Canadian Consulting Engineer
Engineer who worked on tall buildings around world rememberedCompanies & People Engineering
One of Canada's most influential and renown engineers died this summer. Alan G. Davenport founded the Universi...
One of Canada’s most influential and renown engineers died this summer. Alan G. Davenport founded the University of Western Ontario’s Boundary Wind Layer Tunnel in London, Ontario and pioneered the use of such laboratories and the design of wind-sensitive structures.
Dr. Davenport died on 19 July, 2009 in London of complications from Parkinson’s Disease.
Dr. Davenport worked on the design of some of the most famous engineering structures around the world, including the Word Trade Center in New York City, the Sears tower in Chicago, the Messina Straits Crossing in Italy, the Tsing Ma Bridge in Hong Kong and the Great Belt East/Storebaelt Suspension Bridge in Denmark. In Canada he worked on Toronto’s CN Tower and Confederation Bridge in P.E.I. (the two structures were voted joint first in Canadian Consulting Engineer’s Favourite Engineering Projects contest held for our 50th anniversary issue in June-July).
According to an article in Western News, the University of Western Ontario’s publication, Davenport’s skills on these and other projects, “catapulted the Boundary Layer Wind Tunnel Laboratory into international fame.” Professor Hesham El Naggar from the faculty of engineering, said “he was the best wind engineer in the world, working on some of the top landmarks worldwide. Western has become the Mecca of wind engineering and has earned a strong international reputation because of what he has accomplished here.”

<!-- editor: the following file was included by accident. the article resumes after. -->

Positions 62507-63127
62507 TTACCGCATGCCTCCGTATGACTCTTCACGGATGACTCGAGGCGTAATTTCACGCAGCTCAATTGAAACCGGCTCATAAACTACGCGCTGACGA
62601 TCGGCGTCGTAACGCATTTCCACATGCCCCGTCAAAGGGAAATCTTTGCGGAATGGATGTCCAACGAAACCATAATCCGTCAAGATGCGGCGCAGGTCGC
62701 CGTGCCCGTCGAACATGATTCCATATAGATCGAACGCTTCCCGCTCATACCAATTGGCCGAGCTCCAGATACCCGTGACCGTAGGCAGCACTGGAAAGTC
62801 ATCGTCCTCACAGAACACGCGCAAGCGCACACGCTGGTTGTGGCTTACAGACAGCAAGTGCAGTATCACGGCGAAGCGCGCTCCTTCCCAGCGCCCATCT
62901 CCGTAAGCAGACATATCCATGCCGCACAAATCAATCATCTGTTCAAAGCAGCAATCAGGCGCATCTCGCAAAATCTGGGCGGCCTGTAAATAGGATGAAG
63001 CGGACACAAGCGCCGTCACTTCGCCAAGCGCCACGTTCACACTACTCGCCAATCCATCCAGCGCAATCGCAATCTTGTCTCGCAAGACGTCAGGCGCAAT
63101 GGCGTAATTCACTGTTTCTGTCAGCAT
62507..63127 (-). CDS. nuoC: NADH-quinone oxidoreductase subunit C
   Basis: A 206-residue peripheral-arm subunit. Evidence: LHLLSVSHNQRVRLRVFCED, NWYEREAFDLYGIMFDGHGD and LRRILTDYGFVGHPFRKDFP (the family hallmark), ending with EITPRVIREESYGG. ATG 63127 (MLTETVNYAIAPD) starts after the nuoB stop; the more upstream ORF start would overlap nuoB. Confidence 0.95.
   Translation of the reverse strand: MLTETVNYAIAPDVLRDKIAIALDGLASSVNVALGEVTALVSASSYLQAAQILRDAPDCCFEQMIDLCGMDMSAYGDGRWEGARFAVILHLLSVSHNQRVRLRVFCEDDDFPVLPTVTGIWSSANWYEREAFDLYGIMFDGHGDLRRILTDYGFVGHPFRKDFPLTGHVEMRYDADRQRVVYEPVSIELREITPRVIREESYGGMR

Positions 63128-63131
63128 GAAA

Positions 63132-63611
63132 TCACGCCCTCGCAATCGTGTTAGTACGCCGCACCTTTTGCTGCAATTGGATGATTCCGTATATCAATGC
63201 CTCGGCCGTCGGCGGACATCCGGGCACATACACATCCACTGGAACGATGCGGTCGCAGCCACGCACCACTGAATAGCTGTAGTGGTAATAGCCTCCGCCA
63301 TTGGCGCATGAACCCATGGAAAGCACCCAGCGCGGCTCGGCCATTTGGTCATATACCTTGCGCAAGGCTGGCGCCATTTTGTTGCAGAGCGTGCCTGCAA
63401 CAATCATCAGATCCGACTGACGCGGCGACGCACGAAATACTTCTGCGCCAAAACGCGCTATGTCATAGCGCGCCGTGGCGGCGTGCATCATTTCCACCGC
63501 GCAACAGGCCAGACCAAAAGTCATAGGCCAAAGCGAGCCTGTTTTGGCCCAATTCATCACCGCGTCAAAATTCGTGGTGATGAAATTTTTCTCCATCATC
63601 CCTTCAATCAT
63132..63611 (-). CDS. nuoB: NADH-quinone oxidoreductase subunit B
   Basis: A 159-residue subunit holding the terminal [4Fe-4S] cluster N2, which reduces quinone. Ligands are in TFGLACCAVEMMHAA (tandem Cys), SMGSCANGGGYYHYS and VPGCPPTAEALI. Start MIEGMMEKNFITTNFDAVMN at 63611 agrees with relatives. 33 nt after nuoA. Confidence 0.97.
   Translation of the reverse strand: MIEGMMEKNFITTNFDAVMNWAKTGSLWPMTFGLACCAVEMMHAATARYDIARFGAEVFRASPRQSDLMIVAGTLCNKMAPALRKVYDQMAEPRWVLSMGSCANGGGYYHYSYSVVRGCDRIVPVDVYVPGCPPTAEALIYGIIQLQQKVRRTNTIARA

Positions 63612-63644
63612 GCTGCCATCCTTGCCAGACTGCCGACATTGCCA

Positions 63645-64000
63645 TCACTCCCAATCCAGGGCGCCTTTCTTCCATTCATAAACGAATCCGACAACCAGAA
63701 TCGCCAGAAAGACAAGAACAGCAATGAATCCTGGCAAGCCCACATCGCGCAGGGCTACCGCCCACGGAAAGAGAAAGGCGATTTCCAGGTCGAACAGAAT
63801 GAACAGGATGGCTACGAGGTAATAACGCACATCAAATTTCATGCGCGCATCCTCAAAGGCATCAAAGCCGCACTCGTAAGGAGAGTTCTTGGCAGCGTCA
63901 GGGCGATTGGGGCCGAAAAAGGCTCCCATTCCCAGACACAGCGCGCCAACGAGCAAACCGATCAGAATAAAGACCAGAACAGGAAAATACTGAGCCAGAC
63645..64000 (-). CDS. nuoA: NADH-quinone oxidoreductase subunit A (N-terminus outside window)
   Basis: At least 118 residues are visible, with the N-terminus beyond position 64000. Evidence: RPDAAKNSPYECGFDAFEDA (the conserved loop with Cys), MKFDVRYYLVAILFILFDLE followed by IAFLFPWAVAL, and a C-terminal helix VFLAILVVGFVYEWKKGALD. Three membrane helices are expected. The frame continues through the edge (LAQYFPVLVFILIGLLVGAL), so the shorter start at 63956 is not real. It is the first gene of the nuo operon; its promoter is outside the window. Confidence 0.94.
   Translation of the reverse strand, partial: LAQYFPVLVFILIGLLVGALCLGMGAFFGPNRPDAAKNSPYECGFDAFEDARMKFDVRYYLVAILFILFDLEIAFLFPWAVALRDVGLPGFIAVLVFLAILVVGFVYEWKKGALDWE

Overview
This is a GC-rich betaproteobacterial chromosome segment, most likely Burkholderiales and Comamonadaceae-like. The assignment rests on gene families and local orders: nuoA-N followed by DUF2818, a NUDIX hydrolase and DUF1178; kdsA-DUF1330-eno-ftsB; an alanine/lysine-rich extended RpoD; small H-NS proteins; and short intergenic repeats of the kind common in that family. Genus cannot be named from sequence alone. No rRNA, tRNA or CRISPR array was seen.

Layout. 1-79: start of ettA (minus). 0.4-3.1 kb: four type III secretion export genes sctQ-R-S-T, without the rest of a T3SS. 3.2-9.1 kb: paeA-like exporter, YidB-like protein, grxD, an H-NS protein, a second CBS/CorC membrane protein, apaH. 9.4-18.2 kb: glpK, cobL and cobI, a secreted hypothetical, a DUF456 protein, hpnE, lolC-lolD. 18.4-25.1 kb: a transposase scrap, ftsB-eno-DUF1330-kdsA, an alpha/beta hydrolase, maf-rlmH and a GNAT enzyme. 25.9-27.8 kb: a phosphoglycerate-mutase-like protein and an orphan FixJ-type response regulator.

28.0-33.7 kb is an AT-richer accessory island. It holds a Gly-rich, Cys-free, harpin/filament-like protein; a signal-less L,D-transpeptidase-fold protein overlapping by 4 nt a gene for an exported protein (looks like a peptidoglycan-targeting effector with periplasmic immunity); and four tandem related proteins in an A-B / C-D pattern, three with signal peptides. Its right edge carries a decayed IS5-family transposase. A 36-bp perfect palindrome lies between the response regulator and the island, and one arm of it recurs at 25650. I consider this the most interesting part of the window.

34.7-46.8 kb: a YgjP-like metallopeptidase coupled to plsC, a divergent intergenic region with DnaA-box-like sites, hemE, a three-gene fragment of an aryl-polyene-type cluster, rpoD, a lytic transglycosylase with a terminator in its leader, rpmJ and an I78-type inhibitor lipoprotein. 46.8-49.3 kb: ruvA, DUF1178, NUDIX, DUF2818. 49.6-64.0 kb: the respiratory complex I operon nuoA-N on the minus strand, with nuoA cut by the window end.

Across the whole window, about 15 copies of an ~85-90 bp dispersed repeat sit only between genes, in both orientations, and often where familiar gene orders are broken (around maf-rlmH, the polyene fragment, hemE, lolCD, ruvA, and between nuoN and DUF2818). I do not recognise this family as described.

The wind tunnel laboratory was founded in 1964, with a second generation tunnel being built in 1984. The BLWT II is 64 metres long and 15 metres wide, with high speed, low speed and water channel sections.
A member of the Order of Canada, Dr. Davenport was awarded the Gold Medal of the Institute of Structure Engineers based in the U.K. in 1987. He was also a founding member of the Western University-based Institute for Catastrophic Loss Reduction, an institution aimed at reducing loss caused by severe weather and earthquakes.
The group of researchers that now works at the Boundary Wind Layer Tunnel has chosen to call itself the Alan G. Davenport Wind Engineering Group.
Dr. Davenport was born in Madras, India, attended Cambridge University, and flew for the Canadian Navy.
He later joined the National Research Council of Canada to work on building design codes, and then earned a Ph.D at eh University of Bristol in England studying the effects of wind on long bridges and tall buildings.
He was a member of the jury for the Canadian Consulting Engineering awards in 2003.